ON PRIOR EXPERIENCE
Tell us a little
about yourself and how you ended
This is my my 21
in the wine and spirits industry, so from
a professional standpoint, this is virtually
all I’ve done. I was a Gallo recruit out of
Arizona State and got my start in South-
ern California, working for the winery.
Typically at Gallo, they are very proac-
tive about moving you around, so I had
every job imaginable within a short time
frame. At the ripe old age of 25, they
then moved me to Las Vegas where as
general manager, I helped launch a new
wholesaler for them.
From Gallo, I moved into Schieffelin
& Somerset, one of the great companies
that we know today as Moët Hennessy
USA. At Schieffelin, I worked primarily
out of Southern California, but ultimately
returned to Las Vegas for the second
time, working as a sales and market-
ing manager for the Mountain region.
When Diageo & MHUSA reformulated
their business model, I was selected to
go inside Southern Wine & Spirits to run
the dedicated Diageo/Moët business for
Nevada. However, because of the fran-
chise laws in Nevada, that dedicated di-
vision never actually came to fruition, yet
I remained with Southern Wine & Spirits
of Nevada and became vice president
for spirits, on-premise. After a few years,
I got the call from Brad Vassar in Miami
encouraging me to take a little leap of
faith and become the senior vice presi-
dent for wine in Nevada. It was a sig-
nificant jump. I rebuilt our wine divisions
from the bottom up, redesigning the
entire wine book. After five years, I then
transitioned to general sales manager
for spirits in Nevada, which I held for one
year just prior to this move to New York.
How do you think your Vegas expe-
rience will translate here to New York?
There are a lot of similarities be-
tween Las Vegas and New York. First of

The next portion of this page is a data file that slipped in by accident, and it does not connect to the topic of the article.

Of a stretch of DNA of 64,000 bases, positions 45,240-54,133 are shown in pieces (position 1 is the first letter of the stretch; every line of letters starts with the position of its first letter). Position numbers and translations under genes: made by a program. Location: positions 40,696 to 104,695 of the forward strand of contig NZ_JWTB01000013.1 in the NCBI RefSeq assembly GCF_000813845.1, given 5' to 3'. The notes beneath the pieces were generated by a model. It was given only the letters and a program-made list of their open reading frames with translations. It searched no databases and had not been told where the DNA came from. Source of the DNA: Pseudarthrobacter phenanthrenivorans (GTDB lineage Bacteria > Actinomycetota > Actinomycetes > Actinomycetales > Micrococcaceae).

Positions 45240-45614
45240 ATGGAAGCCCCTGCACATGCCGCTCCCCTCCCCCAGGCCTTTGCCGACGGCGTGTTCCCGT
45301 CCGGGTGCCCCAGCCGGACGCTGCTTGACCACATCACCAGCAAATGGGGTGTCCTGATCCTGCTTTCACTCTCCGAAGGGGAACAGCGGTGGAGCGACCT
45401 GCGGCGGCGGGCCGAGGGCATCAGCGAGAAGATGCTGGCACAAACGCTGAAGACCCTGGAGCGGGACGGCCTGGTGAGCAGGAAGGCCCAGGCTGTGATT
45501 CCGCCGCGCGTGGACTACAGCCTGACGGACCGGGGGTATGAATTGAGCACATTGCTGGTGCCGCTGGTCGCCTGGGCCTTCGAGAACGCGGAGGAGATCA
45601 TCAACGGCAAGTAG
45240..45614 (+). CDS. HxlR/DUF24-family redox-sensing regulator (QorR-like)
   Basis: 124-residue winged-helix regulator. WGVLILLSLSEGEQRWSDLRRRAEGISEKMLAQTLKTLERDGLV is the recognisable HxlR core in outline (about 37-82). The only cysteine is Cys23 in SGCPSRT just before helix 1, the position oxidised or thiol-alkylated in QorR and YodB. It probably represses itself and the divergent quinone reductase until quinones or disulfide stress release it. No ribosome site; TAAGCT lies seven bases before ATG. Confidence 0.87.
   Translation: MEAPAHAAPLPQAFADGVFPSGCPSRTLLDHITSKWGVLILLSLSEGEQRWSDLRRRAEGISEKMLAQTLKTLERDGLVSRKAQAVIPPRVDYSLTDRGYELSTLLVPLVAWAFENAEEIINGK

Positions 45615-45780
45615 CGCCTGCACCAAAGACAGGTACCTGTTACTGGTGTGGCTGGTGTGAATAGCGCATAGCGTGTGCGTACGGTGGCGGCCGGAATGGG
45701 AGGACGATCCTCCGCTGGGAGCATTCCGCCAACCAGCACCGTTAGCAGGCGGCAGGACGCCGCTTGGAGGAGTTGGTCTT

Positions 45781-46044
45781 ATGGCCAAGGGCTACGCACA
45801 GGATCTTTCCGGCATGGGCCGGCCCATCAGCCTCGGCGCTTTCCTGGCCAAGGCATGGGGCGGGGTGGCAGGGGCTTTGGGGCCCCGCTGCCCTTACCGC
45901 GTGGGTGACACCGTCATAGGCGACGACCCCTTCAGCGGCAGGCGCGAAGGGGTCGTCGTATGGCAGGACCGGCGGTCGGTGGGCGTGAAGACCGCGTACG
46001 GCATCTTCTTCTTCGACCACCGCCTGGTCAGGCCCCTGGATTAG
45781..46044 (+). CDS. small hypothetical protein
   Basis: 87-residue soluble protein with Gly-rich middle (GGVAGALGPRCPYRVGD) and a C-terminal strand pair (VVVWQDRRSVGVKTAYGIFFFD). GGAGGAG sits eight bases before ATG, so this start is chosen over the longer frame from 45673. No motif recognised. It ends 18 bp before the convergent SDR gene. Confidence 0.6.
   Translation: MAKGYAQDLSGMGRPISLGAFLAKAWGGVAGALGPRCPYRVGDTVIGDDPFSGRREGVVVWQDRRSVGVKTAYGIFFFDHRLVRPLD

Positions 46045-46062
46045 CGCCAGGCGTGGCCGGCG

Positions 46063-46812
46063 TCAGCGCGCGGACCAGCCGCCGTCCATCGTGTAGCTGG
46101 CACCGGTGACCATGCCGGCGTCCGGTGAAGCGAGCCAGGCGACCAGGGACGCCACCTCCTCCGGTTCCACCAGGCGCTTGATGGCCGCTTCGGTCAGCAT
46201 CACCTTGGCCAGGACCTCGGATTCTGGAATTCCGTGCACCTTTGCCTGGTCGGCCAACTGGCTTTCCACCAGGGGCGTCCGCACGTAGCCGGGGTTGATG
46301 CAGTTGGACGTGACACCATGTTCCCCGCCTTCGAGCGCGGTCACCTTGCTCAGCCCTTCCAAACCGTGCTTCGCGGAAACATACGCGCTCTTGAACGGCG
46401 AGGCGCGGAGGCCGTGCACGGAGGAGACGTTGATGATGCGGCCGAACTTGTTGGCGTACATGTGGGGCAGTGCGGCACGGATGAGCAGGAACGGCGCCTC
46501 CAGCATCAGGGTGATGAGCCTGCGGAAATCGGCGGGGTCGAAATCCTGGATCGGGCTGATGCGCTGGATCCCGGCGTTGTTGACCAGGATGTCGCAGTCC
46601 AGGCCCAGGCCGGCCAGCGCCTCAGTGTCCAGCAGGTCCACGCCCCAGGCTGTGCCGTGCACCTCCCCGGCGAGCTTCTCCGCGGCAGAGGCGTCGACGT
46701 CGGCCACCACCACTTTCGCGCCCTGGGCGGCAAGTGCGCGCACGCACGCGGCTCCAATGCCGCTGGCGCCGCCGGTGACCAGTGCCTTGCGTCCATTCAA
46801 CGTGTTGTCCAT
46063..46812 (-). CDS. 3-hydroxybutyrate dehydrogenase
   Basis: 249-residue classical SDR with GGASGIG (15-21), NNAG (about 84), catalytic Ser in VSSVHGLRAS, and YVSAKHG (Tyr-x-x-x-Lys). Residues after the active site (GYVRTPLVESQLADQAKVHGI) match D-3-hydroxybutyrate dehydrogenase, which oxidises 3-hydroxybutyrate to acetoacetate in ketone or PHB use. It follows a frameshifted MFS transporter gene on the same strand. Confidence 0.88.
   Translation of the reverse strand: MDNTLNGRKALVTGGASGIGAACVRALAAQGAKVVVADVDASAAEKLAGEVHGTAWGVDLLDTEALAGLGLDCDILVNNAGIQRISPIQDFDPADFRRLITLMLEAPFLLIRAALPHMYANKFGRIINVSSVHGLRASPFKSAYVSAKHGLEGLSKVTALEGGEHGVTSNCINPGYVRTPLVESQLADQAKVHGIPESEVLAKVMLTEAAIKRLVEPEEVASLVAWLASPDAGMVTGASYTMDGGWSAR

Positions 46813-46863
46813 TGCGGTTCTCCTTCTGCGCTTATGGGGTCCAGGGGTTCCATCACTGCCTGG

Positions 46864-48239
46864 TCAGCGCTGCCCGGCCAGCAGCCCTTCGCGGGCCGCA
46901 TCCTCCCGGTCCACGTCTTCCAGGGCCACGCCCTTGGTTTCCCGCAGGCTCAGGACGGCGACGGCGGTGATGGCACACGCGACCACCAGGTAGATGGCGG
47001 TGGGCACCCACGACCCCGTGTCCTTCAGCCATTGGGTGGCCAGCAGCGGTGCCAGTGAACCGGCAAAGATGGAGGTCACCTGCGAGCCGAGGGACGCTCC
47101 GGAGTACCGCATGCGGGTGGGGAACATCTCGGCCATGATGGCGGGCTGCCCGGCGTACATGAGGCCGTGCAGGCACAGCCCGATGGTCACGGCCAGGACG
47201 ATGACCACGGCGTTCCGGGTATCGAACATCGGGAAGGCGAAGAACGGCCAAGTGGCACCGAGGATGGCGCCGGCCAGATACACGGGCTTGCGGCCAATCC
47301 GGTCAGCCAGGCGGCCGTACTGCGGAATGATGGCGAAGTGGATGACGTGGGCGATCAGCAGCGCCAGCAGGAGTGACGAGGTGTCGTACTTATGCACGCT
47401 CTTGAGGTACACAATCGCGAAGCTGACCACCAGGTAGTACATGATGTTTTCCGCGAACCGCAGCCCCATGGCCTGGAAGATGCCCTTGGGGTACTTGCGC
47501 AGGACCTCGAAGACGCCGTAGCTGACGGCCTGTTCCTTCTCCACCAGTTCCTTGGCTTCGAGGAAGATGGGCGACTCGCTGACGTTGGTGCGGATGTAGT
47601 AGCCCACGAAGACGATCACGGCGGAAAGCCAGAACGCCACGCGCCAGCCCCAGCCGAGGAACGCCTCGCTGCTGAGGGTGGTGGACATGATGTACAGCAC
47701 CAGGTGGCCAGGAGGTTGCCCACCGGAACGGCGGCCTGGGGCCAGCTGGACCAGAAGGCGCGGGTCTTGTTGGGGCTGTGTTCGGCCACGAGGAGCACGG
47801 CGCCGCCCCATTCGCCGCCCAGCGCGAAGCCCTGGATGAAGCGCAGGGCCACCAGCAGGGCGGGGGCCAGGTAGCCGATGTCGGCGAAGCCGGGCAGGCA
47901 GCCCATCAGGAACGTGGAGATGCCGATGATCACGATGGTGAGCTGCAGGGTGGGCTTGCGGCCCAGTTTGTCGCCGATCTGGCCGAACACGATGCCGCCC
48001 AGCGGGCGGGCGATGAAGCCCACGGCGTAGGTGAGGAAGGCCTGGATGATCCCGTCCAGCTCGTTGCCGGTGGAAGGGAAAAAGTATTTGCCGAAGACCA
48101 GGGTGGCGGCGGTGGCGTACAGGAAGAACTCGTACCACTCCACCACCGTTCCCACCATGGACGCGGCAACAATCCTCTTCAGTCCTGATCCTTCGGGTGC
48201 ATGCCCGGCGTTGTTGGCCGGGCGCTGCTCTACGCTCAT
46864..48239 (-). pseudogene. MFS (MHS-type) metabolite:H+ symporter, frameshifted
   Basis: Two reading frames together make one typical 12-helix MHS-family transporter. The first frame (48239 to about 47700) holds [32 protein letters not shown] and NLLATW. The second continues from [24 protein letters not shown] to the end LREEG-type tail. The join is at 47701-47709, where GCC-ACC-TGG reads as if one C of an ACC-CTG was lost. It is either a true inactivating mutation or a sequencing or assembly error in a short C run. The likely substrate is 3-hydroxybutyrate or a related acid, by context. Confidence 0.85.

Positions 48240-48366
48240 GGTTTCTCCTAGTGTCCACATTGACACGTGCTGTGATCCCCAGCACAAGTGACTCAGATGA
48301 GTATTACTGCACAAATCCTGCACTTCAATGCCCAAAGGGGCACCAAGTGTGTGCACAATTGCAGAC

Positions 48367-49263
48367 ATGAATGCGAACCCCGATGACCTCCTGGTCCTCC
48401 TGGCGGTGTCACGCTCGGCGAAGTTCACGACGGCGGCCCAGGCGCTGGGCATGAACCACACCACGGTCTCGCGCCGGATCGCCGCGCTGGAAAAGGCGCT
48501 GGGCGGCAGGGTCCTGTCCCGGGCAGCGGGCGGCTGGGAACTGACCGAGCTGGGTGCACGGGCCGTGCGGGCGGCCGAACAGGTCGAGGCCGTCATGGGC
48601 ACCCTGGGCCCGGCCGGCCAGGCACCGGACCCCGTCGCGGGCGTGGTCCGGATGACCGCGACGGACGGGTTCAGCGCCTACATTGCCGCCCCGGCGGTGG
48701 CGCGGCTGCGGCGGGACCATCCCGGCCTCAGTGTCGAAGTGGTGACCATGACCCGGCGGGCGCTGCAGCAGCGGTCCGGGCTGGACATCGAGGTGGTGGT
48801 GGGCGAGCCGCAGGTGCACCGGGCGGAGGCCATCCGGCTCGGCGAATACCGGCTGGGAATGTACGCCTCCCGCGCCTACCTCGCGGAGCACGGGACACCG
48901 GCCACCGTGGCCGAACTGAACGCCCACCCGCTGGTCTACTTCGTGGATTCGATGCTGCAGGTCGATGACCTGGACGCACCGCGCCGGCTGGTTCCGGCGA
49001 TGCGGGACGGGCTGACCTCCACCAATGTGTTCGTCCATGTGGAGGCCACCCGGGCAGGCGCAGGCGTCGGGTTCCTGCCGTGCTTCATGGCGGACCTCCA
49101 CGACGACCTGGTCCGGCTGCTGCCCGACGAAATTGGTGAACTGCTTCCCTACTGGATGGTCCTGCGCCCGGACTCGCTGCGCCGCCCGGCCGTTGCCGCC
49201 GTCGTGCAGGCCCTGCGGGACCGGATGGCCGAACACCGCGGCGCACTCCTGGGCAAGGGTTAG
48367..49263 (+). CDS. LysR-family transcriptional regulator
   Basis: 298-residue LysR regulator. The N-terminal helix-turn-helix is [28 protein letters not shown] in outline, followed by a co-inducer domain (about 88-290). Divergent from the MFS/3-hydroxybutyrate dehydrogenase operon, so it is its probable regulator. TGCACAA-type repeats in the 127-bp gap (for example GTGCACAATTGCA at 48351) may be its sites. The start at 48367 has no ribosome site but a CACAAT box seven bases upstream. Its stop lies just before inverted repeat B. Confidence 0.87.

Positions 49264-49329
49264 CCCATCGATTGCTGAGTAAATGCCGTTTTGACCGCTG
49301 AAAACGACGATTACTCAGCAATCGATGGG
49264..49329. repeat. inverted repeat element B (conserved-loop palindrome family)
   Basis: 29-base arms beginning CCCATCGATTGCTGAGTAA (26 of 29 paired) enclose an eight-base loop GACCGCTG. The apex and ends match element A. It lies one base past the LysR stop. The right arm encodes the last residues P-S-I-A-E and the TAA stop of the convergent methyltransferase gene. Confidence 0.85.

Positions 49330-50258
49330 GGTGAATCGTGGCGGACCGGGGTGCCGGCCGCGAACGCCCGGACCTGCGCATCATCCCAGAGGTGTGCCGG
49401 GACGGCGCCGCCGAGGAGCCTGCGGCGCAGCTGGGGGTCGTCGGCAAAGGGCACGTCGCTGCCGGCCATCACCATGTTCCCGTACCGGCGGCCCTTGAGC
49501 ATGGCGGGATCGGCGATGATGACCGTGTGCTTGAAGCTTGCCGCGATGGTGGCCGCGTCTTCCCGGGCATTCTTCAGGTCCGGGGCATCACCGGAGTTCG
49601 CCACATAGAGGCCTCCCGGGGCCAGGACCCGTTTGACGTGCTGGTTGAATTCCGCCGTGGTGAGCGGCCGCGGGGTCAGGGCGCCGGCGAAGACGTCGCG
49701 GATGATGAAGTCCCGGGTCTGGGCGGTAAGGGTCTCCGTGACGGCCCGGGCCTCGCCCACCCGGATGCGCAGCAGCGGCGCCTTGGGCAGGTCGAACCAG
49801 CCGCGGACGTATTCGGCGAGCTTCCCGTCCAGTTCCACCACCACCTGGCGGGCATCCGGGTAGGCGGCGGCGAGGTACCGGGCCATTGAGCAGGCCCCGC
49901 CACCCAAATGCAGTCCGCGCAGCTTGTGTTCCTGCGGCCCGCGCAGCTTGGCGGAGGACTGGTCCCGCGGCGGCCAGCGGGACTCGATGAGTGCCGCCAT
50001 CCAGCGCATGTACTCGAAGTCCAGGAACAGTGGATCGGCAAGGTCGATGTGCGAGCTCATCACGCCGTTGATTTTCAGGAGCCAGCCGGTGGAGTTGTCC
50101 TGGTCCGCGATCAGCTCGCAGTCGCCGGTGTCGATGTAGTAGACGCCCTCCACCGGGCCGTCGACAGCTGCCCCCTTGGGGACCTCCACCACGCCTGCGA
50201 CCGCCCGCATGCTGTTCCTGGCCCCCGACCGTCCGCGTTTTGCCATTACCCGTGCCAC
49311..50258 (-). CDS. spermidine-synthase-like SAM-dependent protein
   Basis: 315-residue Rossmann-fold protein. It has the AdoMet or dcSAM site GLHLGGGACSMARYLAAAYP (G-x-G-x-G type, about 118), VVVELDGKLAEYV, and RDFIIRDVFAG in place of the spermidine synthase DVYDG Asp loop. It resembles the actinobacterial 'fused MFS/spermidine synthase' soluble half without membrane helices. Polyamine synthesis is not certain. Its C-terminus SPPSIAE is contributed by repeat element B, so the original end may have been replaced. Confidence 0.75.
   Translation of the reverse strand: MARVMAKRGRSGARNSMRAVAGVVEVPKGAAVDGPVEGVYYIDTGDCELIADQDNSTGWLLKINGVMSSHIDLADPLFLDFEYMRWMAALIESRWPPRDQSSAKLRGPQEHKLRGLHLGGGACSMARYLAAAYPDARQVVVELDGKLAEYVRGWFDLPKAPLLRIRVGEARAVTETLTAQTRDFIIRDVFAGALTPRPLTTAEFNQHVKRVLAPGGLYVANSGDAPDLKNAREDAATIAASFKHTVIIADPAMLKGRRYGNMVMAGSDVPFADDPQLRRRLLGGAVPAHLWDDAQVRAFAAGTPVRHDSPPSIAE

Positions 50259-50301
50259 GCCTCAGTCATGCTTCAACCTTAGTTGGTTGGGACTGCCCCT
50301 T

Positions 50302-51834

all, if there is a great restaurant in New
York, there is a fairly good chance that
restaurant exists in Las Vegas. Con-
versely, a lot of the night clubs from
Vegas are also in New York. From a
wine perspective specifically, Las Vegas
is very comparable to New York. Many
people don’t realize that Las Vegas is the
home of the master sommelier. Not sure
of the exact count, but it’s something like
23 of the 100 or so master sommeliers
that live in the U.S. are based in Las Ve-
gas. At any given time, Southern Wine &
Spirits in Nevada employed five of those.
The interaction, not just with the master
sommeliers, but with the entire somme-
lier community is a very big deal in Las
Vegas. Look at the Bellagio, they actually
advertise in Wine Spectator. I think they
have five master somms under one roof.
What do you gain from having
those relationships with the master
somms as customers?
I’ve never been a salesman who thinks
I’m going to teach a master sommelier
something. I expect a master sommelier
to teach us about wine, and I expect us
to figure out how we can interact with their
business. It’s about making both busi-
nesses great. The master somms actual-
ly provide a value to our people. But there
are things we can do, whether it’s com-
municating best practices from other ac-
counts, or describing how certain wines
can integrate into an MS program.
I think a lot of people are intimidated
when dealing with a master sommelier.
It’s actually the wrong way. Most of them
are not what you would call your typical
wine snob. Most of them are really un-
derstanding of all levels of wine and they
get that not every customer is coming in
looking for a great Burgundy. There are
so many neat avenues, profiles and price
points we can put people in. I think that’s
one of the coolest things, figuring out
what can we offer the master sommelier.
Senior Vice President, GM-Wine
Southern Wine & Spirits of New
Matt Munn was recently appointed to his new
position at Southern Wine & Spirits of New York.
had the opportunity to sit down
with Matt just prior to his start date to discuss his
past experiences and his new responsibilities.